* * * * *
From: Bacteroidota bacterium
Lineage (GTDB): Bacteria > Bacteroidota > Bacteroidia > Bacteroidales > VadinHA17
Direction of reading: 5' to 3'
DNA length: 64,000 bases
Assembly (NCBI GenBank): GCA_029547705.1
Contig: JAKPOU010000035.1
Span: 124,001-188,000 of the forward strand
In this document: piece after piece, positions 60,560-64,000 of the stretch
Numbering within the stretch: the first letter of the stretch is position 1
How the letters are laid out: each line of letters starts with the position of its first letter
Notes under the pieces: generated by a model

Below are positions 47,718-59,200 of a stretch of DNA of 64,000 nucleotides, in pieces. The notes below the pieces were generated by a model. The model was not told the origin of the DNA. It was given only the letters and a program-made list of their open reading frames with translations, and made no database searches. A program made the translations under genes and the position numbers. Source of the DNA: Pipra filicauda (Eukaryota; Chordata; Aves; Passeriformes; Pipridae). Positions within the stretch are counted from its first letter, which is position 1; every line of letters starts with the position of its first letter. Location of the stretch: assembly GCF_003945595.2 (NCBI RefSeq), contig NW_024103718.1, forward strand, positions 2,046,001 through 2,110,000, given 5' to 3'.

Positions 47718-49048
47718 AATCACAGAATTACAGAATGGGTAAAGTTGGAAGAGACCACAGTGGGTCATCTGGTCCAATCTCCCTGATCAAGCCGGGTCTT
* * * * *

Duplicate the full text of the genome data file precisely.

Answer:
From: Bacteroidota bacterium
Lineage (GTDB): Bacteria > Bacteroidota > Bacteroidia > Bacteroidales > VadinHA17
Direction of reading: 5' to 3'
DNA length: 64,000 bases
Assembly (NCBI GenBank): GCA_029547705.1
Contig: JAKPOU010000035.1
Span: 124,001-188,000 of the forward strand
In this document: piece after piece, positions 60,560-64,000 of the stretch
Numbering within the stretch: the first letter of the stretch is position 1
How the letters are laid out: each line of letters starts with the position of its first letter
Notes under the pieces: generated by a model

Below are positions 47,718-59,200 of a stretch of DNA of 64,000 nucleotides, in pieces. The notes below the pieces were generated by a model. The model was not told the origin of the DNA. It was given only the letters and a program-made list of their open reading frames with translations, and made no database searches. A program made the translations under genes and the position numbers. Source of the DNA: Pipra filicauda (Eukaryota; Chordata; Aves; Passeriformes; Pipridae). Positions within the stretch are counted from its first letter, which is position 1; every line of letters starts with the position of its first letter. Location of the stretch: assembly GCF_003945595.2 (NCBI RefSeq), contig NW_024103718.1, forward strand, positions 2,046,001 through 2,110,000, given 5' to 3'.

Positions 47718-49048
47718 AATCACAGAATTACAGAATGGGTAAAGTTGGAAGAGACCACAGTGGGTCATCTGGTCCAATCTCCCTGATCAAGCCGGGTCTT